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Obsessive-compulsive disorder (OCD) is often treated with drugs that are ineffective and unsafe. Natural treatments, from saffron and milk thistle to B vitamins and electroacupuncture, have shown promise for improving symptoms
Obsessive-compulsive disorder (OCD) is characterized by compulsive actions that follow upon intrusive, stressful thoughts. It is often treated with SSRI antidepressants. But the SSRIs are ineffective for 40% to 60% of people, and they have considerable and serious side effects. So, OCD is in need of better, safer treatments.
Many people suffering from OCD can't tolerate the side effects of the drugs, don't respond to the drugs or respond to the drugs at first but stop responding after a while. At least two herbs have gone head-to-head with the antidepressants.
Saffron and Ashwagandha for OCD
Saffron is an effective natural antidepressant, so a 10-week double-blind study compared 30 milligrams (mg) a day of saffron to 100 mg a day of fluvoxamine in 46 people with mild to moderate OCD. OCD scores went down slightly more in the saffron group, and though the difference was not significant, it suggests that saffron is at least as effective as the drug.
Another double-blind study gave 35 people with OCD either 10 mg of Prozac or 200 mg of milk thistle extract three times a day for eight weeks. Both the drug and the herb produced a significant benefit, and there was no significant difference between them: on the Yale-Brown Scale for OCD, milk thistle dropped the score by 11 points and Prozac by 12.5.
Ashwagandha has been proven to be effective for stress and anxiety, so researchers tried adding the herb to SSRI antidepressants. Thirty people with OCD added a placebo or 120 mg of ashwagandha root extract to their SSRI four times a day for six weeks. While scores on the Yale-Brown Obsessive-Compulsive Scale went down from 18 to 16 in the placebo group, they went from 26 to 14 in the herb group; a significantly better improvement.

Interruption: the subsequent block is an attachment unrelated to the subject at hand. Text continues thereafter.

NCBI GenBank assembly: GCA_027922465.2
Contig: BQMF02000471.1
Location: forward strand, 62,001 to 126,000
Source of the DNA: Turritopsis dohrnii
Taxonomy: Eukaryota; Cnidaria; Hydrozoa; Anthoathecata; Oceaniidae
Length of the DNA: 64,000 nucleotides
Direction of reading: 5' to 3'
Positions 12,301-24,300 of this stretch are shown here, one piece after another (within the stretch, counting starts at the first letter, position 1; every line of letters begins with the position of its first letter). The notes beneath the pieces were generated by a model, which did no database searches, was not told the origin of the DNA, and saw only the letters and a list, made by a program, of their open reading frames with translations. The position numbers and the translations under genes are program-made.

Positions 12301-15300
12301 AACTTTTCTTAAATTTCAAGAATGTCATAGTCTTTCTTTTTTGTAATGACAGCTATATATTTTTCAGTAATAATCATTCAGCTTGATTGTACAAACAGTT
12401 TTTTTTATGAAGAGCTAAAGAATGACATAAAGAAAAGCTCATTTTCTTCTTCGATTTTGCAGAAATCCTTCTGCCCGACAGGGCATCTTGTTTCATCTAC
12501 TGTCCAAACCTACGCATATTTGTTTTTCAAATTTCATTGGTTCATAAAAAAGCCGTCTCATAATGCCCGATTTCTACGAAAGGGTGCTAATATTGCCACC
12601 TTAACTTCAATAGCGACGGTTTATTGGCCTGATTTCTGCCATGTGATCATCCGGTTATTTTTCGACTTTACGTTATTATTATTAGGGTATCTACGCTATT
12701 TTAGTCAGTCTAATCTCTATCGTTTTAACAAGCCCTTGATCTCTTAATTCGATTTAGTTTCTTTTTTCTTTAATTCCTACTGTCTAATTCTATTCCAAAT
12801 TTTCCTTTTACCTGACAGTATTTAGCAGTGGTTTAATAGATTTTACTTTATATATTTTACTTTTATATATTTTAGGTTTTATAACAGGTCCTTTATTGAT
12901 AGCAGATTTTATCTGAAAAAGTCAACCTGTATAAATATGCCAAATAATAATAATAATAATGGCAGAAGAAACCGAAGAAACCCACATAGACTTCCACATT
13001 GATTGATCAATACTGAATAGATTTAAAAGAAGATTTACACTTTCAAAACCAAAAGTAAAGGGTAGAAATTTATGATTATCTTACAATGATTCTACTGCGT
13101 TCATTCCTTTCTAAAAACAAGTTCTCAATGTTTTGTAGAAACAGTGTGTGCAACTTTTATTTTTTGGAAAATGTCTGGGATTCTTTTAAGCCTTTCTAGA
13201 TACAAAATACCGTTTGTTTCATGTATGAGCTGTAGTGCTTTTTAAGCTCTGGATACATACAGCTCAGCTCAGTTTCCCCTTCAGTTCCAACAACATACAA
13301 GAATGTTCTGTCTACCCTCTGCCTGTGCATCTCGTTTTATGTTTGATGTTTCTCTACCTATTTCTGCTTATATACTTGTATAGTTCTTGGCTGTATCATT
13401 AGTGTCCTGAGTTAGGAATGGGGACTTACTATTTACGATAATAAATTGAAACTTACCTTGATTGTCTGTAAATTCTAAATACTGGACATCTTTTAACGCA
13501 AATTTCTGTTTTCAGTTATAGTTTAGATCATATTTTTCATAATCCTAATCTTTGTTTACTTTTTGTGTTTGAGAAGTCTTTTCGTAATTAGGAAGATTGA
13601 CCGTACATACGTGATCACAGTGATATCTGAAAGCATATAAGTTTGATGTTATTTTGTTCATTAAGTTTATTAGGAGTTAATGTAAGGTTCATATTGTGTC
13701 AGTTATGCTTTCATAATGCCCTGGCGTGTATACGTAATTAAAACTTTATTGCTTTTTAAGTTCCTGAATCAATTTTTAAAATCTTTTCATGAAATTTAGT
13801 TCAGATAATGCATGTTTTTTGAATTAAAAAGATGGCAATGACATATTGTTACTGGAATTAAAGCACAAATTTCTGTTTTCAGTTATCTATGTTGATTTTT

NAC and Valerian Show Promise for Relieving Symptoms
Glutamine dysfunction may be a contributor to the development of OCD. N-acetylcysteine (NAC) supplementation is an effective way of increasing glutamine. When 48 people with OCD who had not responded to SSRIs added either a placebo or up to 2,400 mg of NAC a day for 12 weeks, people on NAC improved significantly on the Yale-Brown Obsessive-Compulsive Scale.
Overall, 52.6% of them were full responders (greater than 35% improvement) versus only 15% of the placebo group. A second small double-blind study of 11 children on medication added a placebo or up to 2,700 mg a day of NAC for 12 weeks.
The NAC significantly reduced scores on the Children's Yale-Brown Obsessive-Compulsive Scale: scores dropped from 21.4 to 14.4 on NAC but didn't improve at all on placebo. One out of 5 kids on NAC improved by more than 35%; none of the placebo kids did.
When 13 people with OCD were given a placebo or 18 grams (g) of inositol a day for six weeks in a double-blind study, the ones given the inositol had significantly greater improvement on the Yale-Brown Obsessive Compulsive Scale.
Valerian is a great relaxing herb. An eight-week double-blind study of 31 adults with OCD found that 765 mg a day of valerian extract helped obsessive and compulsive symptoms significantly more than placebo.
Immune Modulators and Anti-Inflammatories May Help
People with OCD have significantly lower levels of folic acid and higher levels of homocysteine, suggesting that supplementing folic acid might help. A study of children and adolescents with OCD did not find lower levels of folic acid, but did find lower levels of B12 and higher levels of homocysteine.
And a third study, which compared 35 people with OCD to 22 people without, again found low levels of B12 and elevated levels of homocysteine. Homocysteine levels correlated with Yale-Brown compulsion and Yale-Brown total scores. Folic acid, B12 and B6 are all involved in regulating homocysteine. These studies combined suggest that a deficiency of one of these B vitamins could contribute to elevated homocysteine that then contributes to OCD.
Very recent research is suggesting that inflammation in the neurocircuitry, possibly as a result of an autoimmune response to infection, may play a role in OCD. That suggests that immune modulators and anti-inflammatories might help. And in a pilot study of 19 people whose OCD was resistant to therapy, adding electroacupuncture to their meds significantly improved treatment.
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